Keep Drinking! Water, That Is!

news-freedom-elder-care-new-jersey-drinking-water-healthy-agingThe heat has been brutal, as the humidity count has been high and being outside is unbearable.  During the summer, it is even more important to keep yourself hydrated.

I make sure to fill up my Brita water bottle several times during the day.  I can certainly tell when I haven’t had enough to drink and I feel like a new person after a few sips.  It is extremely vital for seniors to keep themselves hydrated, not just during the summer, but all the time.

Senior citizens are much more prone to dehydration, due to loss of muscle mass, bone mass and bodily senses. Water intake is initiated by thirst, thirst is a sensation and sensation decreases with age, therefore, an elderly individual may not drink water because they don’t feel thirsty, when in fact, they need water.

Furthermore, 60 percent of a young adults body weight is water, and as you get older, that number decreases by at least 50 percent in older adults.  Besides decreased body water, reduced kidney functions are also a cause of dehydration. Some seniors may also be avoiding fluids because of fear of incontinence.  If they experienced an accident once before, they are most likely embarrassed and want to steer clear of water to avoid further humiliation.

Keeping hydrated is important to your quality of life and essential to your health, as dehydration is often linked to infection and causes hospitalization.  If the body does not get enough fluids, infections such as a Urinary Tract Infection can develop.  Without fluids, toxins are not being released, causing illness.  Seniors and their caregivers should constantly be aware of the risk factors and signs of dehydration in the elderly.  These symptoms indicate that you may be dehydrated:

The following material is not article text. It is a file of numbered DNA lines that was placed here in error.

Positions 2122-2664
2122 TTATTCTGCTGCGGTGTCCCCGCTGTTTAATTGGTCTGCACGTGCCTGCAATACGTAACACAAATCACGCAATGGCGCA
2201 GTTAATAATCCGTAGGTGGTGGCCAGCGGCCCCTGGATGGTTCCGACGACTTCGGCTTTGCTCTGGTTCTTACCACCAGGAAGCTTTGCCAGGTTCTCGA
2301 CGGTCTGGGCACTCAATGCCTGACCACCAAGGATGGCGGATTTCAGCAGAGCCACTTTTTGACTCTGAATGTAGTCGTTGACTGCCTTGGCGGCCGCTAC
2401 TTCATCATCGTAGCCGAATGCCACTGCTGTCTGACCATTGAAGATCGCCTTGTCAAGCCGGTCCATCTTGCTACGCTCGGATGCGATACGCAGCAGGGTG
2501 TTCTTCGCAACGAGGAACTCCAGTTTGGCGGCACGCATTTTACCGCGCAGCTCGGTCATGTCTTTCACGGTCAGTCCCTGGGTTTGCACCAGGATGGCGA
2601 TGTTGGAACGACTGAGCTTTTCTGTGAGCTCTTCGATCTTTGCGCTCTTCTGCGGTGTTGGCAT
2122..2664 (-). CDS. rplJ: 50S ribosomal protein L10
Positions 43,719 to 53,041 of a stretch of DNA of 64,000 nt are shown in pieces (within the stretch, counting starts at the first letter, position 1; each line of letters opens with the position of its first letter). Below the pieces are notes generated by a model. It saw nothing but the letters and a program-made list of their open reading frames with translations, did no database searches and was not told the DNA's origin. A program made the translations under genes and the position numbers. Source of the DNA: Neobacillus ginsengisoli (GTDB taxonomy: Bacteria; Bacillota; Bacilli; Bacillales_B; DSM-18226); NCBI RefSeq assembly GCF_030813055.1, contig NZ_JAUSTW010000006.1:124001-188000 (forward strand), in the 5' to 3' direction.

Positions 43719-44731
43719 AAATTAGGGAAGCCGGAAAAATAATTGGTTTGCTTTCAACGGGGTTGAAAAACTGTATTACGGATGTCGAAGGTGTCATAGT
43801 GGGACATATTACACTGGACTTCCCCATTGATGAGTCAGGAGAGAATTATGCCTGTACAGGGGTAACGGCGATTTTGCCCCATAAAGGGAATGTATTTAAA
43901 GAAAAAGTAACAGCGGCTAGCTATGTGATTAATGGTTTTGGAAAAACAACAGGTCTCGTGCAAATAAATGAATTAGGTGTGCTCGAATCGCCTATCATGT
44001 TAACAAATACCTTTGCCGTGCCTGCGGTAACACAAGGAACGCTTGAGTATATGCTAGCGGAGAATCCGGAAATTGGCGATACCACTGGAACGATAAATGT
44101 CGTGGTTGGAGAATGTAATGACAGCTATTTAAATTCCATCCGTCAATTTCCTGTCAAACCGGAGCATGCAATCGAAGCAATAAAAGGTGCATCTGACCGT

• Dry mouth
  • Dry skin
  • Dark urine (urine should be pale yellow/clear)
  • Headache
  • Fatigue
  • Increased body temperature
  • Increased pulse
  • Heavy breathing
  • Dizziness
  • Weakness
  • Muscle spasms (Charlie Horses)
  • Swelling of the tongue
  • Poor blood circulation

Everyone should consume 48-64 fluid ounces of water each day, which is about six 8-ounce glasses. However, if you have an illness involving fever, diarrhea, nausea or vomiting, you should increase your water intake.  You do not have to drink large amounts of water at one time, as long as you drink often, it should avoid dehydration. If you don’t like water, opt for milk, soup, fruit and/or vegetable juice, jello or decaffeinated drinks.

Here are some tips to prevent dehydration:

  • Have a glass of water or juice when you get up in the morning
  • Drink before and after any and all physical activity
  • Always carry a bottle of water when you are traveling (walking, in a car, etc.)
  • Take water breaks throughout the day
  • Eat at least 5 servings of fruit or vegetables, as they have high water content

Make sure to always keep yourself hydrated, as it can and will improve your quality of life.

~ Nicole Brierty